Yes, it's another post for you Fourth Amendment junkies, er, enthusiasts. The excellent comments to my post yesterday have made me question whether the Fourth Amendment forbids police from placing a GPS device on one's car (although, like Whiskey Sam, I find Cato's brief on the case to be pretty persuasive).
Today's topic: mandatory drug testing for welfare recipients -- there's a law in Florida that requires it. But Judge Mary Scriven (a GWB-appointee) has just blocked the law as a possible Fourth Amendment violation. I'm not persuaded that there is any constitutional violation at all. I would argue that when government is doling out benefits, it can put conditions on those benefits, like being drug free. Indeed, the Washington Legal Foundation made that very argument in a similar case in Michigan. Alas, WLF narrowly lost the case before a closely divided 6th Circuit.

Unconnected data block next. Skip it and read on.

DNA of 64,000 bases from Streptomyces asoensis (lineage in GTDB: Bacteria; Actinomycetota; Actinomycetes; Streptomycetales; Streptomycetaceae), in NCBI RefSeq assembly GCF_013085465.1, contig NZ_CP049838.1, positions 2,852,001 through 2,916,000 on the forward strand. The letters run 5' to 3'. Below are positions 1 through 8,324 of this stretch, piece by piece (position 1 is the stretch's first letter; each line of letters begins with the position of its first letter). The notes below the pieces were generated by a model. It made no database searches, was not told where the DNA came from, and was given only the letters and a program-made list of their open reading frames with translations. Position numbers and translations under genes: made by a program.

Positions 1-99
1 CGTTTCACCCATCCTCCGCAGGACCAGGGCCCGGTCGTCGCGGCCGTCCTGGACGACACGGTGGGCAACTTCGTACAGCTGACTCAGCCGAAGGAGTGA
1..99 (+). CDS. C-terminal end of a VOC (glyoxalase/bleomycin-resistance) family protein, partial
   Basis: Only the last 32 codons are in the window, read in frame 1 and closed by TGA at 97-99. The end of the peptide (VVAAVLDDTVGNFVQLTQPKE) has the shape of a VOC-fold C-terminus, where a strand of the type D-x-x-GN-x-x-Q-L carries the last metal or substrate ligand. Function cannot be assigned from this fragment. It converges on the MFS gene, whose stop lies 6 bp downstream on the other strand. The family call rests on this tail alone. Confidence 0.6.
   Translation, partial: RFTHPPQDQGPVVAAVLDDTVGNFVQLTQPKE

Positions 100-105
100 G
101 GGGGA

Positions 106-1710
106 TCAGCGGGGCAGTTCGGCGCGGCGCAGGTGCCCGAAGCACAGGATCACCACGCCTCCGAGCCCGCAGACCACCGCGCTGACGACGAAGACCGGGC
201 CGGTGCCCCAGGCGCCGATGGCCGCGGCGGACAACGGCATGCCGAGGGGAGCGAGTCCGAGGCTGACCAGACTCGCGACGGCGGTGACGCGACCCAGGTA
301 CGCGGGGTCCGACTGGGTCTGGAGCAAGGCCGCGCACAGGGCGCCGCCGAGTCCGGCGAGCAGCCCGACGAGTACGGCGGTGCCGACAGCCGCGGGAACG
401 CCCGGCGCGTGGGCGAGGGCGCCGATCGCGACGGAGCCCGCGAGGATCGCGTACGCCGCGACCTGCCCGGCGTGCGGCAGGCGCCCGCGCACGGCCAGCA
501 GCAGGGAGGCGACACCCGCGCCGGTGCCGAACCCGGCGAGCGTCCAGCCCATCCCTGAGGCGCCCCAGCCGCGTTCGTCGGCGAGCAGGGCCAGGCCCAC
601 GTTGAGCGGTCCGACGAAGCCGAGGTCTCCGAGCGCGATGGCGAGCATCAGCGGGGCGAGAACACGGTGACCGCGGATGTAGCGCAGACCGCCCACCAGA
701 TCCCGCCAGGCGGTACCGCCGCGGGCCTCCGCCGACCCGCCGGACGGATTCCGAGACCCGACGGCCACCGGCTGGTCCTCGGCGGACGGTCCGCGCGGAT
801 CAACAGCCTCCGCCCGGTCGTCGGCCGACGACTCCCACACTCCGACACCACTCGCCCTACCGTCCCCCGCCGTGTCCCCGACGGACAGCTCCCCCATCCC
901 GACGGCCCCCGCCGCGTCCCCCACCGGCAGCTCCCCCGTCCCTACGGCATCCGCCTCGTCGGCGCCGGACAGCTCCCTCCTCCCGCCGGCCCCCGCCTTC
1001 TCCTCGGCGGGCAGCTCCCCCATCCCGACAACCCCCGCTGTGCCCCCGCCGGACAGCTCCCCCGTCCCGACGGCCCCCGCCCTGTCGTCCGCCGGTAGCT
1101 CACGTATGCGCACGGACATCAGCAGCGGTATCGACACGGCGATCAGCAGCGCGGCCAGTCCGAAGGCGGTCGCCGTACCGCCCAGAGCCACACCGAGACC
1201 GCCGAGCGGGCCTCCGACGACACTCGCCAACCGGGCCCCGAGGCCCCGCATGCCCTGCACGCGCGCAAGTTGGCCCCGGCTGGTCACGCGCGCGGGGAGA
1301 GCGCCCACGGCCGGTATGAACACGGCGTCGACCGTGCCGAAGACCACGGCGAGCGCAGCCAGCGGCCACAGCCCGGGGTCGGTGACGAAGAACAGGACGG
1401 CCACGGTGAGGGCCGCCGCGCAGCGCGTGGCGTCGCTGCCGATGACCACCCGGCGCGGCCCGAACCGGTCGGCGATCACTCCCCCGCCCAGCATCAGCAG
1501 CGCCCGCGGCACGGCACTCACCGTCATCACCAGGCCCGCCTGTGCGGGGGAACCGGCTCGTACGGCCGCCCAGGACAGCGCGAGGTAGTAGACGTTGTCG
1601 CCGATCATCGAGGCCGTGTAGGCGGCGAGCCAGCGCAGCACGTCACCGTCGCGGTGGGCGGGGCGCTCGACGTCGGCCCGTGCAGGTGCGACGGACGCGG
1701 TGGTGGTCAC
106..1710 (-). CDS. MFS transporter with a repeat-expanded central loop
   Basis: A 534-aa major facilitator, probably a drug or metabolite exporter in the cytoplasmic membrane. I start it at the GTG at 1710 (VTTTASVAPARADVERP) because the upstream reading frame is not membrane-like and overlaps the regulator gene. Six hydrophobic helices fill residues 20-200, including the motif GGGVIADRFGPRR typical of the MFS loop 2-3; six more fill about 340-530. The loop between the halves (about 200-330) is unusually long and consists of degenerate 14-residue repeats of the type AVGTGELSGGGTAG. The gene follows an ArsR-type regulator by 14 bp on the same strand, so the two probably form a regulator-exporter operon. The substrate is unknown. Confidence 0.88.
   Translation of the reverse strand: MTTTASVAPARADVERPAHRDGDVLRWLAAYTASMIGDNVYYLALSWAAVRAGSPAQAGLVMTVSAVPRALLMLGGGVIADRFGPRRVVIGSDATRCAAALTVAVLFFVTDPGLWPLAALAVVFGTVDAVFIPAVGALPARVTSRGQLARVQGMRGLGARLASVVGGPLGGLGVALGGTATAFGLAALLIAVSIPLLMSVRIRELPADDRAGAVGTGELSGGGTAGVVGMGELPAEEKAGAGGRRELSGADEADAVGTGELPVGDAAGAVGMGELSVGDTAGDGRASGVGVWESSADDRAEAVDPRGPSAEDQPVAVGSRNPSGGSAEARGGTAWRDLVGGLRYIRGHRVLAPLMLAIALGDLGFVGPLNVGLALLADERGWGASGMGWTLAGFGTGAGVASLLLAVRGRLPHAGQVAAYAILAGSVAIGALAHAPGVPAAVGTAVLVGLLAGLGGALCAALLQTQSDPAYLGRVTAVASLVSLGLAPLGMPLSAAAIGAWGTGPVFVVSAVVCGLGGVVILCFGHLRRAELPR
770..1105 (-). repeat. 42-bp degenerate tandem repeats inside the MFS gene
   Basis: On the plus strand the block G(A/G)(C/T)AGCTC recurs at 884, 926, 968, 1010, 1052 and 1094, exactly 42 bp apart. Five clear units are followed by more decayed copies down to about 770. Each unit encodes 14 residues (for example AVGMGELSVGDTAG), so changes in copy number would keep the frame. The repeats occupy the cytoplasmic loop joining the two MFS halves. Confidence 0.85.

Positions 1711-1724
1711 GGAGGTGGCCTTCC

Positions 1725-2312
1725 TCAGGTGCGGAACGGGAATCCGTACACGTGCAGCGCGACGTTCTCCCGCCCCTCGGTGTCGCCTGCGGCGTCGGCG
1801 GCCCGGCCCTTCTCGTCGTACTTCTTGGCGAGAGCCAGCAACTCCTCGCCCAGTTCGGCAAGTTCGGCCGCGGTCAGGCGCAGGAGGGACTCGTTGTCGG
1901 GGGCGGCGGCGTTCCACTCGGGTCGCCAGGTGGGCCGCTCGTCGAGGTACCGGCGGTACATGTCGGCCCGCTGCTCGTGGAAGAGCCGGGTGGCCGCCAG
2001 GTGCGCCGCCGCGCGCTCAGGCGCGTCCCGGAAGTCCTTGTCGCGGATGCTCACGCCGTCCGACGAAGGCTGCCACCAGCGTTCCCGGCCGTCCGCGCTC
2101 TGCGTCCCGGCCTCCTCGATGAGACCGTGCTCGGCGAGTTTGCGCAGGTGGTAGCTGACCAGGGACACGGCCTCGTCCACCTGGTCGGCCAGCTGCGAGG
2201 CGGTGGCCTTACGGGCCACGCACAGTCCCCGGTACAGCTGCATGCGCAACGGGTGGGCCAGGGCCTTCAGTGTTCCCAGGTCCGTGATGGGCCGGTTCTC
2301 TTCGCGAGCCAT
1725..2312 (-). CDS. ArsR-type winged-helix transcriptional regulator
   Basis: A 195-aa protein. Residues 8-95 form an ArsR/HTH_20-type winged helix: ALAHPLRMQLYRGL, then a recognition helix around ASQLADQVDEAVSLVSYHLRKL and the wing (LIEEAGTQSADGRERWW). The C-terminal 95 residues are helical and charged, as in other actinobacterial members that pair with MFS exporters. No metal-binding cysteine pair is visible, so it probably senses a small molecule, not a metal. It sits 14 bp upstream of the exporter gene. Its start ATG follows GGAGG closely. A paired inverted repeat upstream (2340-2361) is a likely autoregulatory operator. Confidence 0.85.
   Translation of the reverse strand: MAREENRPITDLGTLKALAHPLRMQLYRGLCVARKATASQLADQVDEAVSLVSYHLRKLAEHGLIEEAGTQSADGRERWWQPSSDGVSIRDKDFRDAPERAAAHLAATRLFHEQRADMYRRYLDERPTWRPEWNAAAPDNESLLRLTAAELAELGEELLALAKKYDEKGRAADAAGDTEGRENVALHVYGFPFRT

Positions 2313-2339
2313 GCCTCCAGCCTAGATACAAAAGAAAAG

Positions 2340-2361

I hope that SCOTUS will, eventually, clarify that government doesn't "search" you when they put conditions on benefits. Similarly, the government doesn't "censor" you when they fail to subsidize your performance art (this was the argument that Karen Finley made against the NEA years ago). There are political and cultural implications. Liberals want it both ways -- government largesse and no strings attached. The only hope of turning people against the Nanny State is making them realize that He Who Pays the Piper Calls the Tune.